Lecture 1 provides a review of the history of the founding of the Federal Reserve System and discusses the tools that central banks have at their disposal for maintaining financial stability and limiting the size and duration of aggregate fluctuations. It covers themes that will be very familiar to most readers of this review: the origins of central banking, the advantages and disadvantages of the gold standard, nineteenth-century banking panics, and ?Bagehot?s Rule.? This lecture and the subsequent one serve the purpose of providing the historical and institutional context for the lessons that Chairman Bernanke applied during the financial crisis that peaked in 2008-2009. They also lay out a case for the Fed?s learning process: the Fed made a variety of mistakes in the 1930s and 1970s, for example, which it subsequently drew on in formulating later policies. In this lecture, Chairman Bernanke acknowledges that the Fed failed with respect to monetary policy and financial stability during the Great Depression, as witnessed by the severity of the banking crisis and the depth and duration of the economic decline. He suggests that FDR?s abandonment of the gold standard and the enactment of federal deposit insurance were actions taken to offset policy errors. Detailing the Fed?s policy mistakes of the 1930s allows him to later contrast the Fed?s policy response to the recent financial crisis.

Lecture 2 continues the examination of the Fed?s history, focusing on the post-World War II period. The first part of it is devoted to the Great Inflation and the associated policy mistakes (overconfidence in the ability to fine tune the economy and loose fiscal and monetary policy) as well as the Great Moderation, with substantial credit given to Paul Volcker and Alan Greenspan?s stewardship of the monetary policy. An omission from this period of policymaking is a discussion of the S&L crisis. Although savings and loans were outside the Fed?s regulatory domain, the episode might have been one that the Fed could have learned from, at least with respect to the idea that it could have refocused the Fed?s attention on ensuring financial stability. (An interesting theme throughout the book is that the Fed?s role of providing financial stability fell into neglect until the recent crisis hit.)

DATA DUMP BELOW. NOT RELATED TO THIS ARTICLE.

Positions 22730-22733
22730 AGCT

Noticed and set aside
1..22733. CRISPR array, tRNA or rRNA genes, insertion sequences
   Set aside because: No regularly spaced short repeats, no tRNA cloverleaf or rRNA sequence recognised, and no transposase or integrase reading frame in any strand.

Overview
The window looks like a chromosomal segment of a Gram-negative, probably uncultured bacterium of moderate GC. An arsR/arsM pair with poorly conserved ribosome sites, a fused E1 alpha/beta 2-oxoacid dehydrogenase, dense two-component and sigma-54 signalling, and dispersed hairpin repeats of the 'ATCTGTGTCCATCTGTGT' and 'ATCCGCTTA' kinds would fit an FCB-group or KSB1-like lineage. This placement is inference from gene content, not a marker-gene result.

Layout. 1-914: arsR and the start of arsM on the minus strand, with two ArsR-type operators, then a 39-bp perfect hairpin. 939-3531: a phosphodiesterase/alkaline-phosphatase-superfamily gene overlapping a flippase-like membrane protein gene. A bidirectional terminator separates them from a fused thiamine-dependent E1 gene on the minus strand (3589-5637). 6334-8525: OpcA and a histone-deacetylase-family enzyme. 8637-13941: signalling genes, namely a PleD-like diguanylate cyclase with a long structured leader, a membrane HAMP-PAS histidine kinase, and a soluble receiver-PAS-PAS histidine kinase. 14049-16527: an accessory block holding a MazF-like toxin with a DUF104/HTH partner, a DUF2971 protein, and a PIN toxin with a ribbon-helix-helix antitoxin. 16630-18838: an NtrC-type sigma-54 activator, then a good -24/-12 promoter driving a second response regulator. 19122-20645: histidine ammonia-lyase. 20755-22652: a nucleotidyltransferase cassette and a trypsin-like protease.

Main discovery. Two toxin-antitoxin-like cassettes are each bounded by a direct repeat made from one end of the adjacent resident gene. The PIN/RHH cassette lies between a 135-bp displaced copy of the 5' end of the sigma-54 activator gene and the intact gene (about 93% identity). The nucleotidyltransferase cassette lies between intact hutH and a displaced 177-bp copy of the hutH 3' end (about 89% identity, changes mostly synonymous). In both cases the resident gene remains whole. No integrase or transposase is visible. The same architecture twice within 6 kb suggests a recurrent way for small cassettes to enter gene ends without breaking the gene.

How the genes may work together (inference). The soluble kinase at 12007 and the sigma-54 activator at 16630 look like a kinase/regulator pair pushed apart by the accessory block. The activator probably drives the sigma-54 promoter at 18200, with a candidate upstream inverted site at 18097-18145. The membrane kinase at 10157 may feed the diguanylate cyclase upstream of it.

The second half of lecture 2 presents his views on what factors led to the intensity of the financial crisis of 2008-2009, which he casts as a ?classic financial panic? that took place in a broader institutional context (multiple financial markets rather than just banks). He provides a laundry list of weaknesses in the financial system that likely transformed a modest recession into a more severe crisis. For example, he points to household leveraging (driven partly by a decline in the standards for mortgage underwriting and exotic mortgage products), inadequate risk management by banks, short-term funding exposure of banks, and the use of CDS and other exotic derivatives as private-sector catalysts. With respect to public sector vulnerabilities, he suggests that supervision of insurance companies, investment banks, and GSEs was inadequate and that the economy lacked a systemic regulator that could oversee risks across different types of financial institutions. It is unsurprising that he places little stock in the view that the Fed set rates too low early in the 2000s, citing cross-country evidence of other housing booms, the timing of the bubble, and the size of the house price increases relative to changes in monetary policy as evidence against this argument. However, he does acknowledge that the Fed did not fully anticipate how large of an effect a decline in house prices could have on the overall economy.